December 24, 2012
AS British PM Cameron eyes up defense co-operation with the UAE, wider British and US plans to increase their armed forces in the Gulf may be part of a geopolitical move to encircle Iran and expand NATO.
David Cameron, the Prime Minister, announced the possible deployment on Friday ahead of a visit to Oman where he is expected to conclude a 2.5 billion dollar deal with the Omani government for 12 Typhoon fighter jets.
These are the latest sales of a plane the Prime Minster has said he is “very keen” to promote. Saudi Arabia already has 72 of the aircraft and Cameron wants to set up a defense partnership with the United Arab Emirates which could involve an order for up to 60 more.
“What you are seeing specifically with the United Arab Emirates is not just a plan to sell Typhoon aircraft, but a big, significant defense co-operation, which could lead to more British troops stationed in the country,” Cameron told journalists at camp Bastion in Afghanistan on Friday.
“This is an exciting possibility for both countries to have a proper strategic defense relationship, a defense partnership, and I think that’s the way the world is going. People don’t just want to just buy equipment now, they want to have a proper industrial and defense partnership,” he continued.
However Patrick Henningsen, a geo-political analyst, told RT that one of the reasons for beefing up the British and American presence in the region could be to launch air attacks on Syria and ultimately Iran.
“They [the west] are blaming Iran for a possible nuclear arms race in the region, that’s a quote from David Cameron only a few days ago. The encirclement of Iran is certainly on a geopolitical scale, number one priority.The question is, is this going to be a real military standoff or are we looking at a cold war situation, where we’re just posturing,” he said.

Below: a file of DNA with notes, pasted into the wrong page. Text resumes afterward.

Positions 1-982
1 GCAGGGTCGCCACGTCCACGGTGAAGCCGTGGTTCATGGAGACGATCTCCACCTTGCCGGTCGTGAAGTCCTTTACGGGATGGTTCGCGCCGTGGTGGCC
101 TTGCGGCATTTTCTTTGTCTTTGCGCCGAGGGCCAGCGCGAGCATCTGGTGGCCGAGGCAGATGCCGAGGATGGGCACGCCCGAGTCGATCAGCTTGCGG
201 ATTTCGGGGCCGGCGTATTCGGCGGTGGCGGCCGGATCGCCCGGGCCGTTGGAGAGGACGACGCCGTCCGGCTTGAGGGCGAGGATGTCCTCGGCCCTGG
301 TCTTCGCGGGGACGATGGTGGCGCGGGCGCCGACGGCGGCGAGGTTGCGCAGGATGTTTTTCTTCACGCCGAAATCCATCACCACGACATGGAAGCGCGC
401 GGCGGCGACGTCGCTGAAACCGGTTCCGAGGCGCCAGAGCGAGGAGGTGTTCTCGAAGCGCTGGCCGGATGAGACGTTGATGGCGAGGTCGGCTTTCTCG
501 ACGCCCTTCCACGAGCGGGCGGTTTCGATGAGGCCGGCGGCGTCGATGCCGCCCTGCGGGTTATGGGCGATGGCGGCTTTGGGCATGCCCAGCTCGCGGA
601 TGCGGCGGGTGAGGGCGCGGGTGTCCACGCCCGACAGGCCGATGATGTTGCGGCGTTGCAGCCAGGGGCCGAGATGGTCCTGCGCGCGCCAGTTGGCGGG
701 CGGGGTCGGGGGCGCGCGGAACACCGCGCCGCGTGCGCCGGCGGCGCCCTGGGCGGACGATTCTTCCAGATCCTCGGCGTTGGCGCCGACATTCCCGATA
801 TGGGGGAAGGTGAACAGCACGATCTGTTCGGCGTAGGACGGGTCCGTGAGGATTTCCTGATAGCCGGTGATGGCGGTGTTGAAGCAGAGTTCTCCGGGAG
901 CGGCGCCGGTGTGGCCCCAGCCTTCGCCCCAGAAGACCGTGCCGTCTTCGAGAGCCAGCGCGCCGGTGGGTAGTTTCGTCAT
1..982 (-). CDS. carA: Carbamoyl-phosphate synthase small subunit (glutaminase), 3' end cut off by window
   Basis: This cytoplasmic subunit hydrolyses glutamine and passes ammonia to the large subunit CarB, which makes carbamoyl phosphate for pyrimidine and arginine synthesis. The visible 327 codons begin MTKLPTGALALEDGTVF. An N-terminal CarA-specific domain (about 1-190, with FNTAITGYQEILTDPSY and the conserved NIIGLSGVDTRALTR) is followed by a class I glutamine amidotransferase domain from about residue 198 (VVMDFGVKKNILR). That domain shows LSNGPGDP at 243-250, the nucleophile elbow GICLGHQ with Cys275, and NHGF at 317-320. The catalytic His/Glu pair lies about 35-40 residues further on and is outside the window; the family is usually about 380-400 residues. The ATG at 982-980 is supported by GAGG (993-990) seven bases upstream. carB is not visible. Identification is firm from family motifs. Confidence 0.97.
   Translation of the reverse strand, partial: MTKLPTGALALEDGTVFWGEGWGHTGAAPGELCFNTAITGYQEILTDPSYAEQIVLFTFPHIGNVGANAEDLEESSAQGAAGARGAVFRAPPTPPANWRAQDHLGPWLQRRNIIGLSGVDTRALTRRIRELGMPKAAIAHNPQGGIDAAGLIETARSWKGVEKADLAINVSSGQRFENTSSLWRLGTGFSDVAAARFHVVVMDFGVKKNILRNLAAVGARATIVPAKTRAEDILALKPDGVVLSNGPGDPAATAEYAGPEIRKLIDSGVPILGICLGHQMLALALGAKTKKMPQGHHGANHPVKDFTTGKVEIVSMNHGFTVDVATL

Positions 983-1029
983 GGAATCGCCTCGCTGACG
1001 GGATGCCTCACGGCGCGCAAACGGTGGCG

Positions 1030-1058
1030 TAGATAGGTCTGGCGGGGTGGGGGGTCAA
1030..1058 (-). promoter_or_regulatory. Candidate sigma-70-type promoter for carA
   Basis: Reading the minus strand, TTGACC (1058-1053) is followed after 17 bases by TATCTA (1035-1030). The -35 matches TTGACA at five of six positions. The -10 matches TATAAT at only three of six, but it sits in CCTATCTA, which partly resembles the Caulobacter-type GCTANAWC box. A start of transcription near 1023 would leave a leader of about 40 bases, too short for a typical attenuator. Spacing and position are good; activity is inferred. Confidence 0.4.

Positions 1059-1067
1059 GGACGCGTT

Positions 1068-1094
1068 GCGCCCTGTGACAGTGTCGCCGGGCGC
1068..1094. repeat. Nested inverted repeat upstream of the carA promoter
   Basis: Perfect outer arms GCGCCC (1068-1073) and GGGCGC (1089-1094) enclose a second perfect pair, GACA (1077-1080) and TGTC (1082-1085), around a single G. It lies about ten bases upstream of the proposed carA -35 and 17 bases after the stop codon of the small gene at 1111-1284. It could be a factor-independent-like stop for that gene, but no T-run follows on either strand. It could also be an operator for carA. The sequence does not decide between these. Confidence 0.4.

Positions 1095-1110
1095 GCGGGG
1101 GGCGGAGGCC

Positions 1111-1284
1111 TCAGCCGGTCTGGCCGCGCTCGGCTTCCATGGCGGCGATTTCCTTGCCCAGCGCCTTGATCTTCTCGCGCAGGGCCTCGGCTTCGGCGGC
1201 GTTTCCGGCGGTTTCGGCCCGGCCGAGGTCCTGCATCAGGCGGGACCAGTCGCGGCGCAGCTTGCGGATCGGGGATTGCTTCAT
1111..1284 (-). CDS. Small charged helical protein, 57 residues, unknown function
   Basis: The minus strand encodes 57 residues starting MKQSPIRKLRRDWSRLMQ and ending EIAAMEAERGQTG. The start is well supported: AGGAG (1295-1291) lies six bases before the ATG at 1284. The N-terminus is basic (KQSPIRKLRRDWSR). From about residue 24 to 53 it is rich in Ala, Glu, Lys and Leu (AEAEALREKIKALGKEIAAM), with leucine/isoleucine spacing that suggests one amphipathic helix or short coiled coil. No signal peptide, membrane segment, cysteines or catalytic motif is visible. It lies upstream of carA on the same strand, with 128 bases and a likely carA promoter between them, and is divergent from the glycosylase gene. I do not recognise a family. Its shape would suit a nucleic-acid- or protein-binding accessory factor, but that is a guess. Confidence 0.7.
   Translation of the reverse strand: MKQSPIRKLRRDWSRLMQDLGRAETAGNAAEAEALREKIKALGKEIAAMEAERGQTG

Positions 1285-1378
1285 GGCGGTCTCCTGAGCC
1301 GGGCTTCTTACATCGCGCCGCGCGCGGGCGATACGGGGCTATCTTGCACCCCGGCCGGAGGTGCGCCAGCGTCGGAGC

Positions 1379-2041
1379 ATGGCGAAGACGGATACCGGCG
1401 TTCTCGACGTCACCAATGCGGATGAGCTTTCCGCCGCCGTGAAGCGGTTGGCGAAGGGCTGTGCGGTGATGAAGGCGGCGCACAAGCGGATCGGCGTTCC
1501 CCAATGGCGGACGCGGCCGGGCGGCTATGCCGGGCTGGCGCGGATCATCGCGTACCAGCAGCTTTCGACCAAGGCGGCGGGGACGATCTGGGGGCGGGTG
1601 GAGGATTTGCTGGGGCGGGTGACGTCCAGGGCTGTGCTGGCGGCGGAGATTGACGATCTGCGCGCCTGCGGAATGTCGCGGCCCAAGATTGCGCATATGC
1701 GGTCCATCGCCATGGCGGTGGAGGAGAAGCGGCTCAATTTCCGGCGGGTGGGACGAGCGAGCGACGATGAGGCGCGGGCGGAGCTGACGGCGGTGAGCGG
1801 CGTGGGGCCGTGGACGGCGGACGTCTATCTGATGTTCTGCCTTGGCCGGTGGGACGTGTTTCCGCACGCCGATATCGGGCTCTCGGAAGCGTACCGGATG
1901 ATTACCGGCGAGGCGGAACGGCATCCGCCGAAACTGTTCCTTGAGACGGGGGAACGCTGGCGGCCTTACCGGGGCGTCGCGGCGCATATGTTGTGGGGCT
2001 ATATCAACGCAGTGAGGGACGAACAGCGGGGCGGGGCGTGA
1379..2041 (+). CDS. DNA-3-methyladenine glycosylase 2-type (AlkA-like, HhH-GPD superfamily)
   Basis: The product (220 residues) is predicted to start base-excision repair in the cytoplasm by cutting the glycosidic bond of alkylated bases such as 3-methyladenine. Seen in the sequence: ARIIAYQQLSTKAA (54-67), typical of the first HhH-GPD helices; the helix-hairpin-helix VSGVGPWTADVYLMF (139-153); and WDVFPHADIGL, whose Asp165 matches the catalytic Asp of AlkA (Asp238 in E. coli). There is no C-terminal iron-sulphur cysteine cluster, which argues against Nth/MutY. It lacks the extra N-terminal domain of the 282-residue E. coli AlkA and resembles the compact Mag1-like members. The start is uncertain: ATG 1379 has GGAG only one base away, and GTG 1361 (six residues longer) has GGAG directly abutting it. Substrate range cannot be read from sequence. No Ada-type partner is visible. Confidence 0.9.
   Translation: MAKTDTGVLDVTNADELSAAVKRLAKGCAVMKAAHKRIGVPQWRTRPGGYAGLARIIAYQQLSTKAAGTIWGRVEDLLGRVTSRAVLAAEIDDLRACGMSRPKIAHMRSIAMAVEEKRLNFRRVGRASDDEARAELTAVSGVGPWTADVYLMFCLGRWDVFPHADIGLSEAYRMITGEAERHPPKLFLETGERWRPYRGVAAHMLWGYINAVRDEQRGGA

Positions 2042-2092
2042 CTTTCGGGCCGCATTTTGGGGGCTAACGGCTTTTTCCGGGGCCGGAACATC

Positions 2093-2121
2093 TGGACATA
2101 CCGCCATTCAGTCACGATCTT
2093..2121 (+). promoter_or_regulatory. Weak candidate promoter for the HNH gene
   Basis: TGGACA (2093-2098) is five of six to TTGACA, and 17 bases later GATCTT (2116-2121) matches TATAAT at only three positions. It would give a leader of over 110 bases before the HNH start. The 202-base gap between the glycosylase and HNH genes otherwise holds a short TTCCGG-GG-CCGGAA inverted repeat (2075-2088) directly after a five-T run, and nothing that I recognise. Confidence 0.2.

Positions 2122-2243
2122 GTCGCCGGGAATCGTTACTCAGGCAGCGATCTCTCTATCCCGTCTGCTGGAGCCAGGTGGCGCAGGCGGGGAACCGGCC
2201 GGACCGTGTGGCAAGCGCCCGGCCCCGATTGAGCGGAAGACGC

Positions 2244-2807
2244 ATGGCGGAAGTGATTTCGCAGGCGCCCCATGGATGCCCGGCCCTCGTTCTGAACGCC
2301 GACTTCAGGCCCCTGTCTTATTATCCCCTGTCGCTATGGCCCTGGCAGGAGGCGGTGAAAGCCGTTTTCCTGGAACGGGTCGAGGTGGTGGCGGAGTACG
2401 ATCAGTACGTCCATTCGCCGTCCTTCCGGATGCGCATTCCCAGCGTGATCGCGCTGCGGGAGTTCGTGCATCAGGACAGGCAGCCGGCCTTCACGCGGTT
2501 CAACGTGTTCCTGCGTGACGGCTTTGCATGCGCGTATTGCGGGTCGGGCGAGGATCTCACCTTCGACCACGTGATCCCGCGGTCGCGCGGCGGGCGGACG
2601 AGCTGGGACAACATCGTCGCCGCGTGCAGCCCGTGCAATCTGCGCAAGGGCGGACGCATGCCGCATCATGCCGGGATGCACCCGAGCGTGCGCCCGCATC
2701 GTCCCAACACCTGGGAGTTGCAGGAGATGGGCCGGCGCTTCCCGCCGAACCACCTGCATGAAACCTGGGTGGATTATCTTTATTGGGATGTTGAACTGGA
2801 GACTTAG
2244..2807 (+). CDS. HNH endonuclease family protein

- A d v e r t i s e m e n t
Henningsen continued that while the British and Americans are happy to base their armed forces in the region and keen to sell the Gulf States weapons, they are silent on recent human rights abuses of Bahrain and Kuwait.
Cameron’s comments tie in with the views laid out last week by Britain’s top military officer, General Sir David Richards.
Sir Richards said he foresaw Britain making more use of drones and forming closer alliances with friendly states in troubled areas such as the Gulf.
He signalled that two or more of the army’s seven “adaptable brigades” could form “close tactical-level relationships”in the region. That’s despite biting defense cuts, which will reduce the size of the British army  by almost 1/5 within a couple of years.
Britain already has a small military presence in the Emirates, Bahrain and Qatar.
But Henningson believes that the west is in-fact trying to expand NATO into the Gulf.
“I believe that they [the west] are looking to arm them [the Gulf Sates] and enfold them into NATO to become another name or another treaty signed, which is a bigger military organization. A lot of critics say this pertains to one world army or a world police force,” he said.
Cameron’s announcement that he is eyeing up the Gulf region, comes days after Britain said it would bring 4000 troops home from Afghanistan at the end of next year before the 2014 deadline.
However, the Prime Minster said there had been little progress in talks with the Taliban and said instead the focus would be on trying to bring Pakistan and Afghanistan together.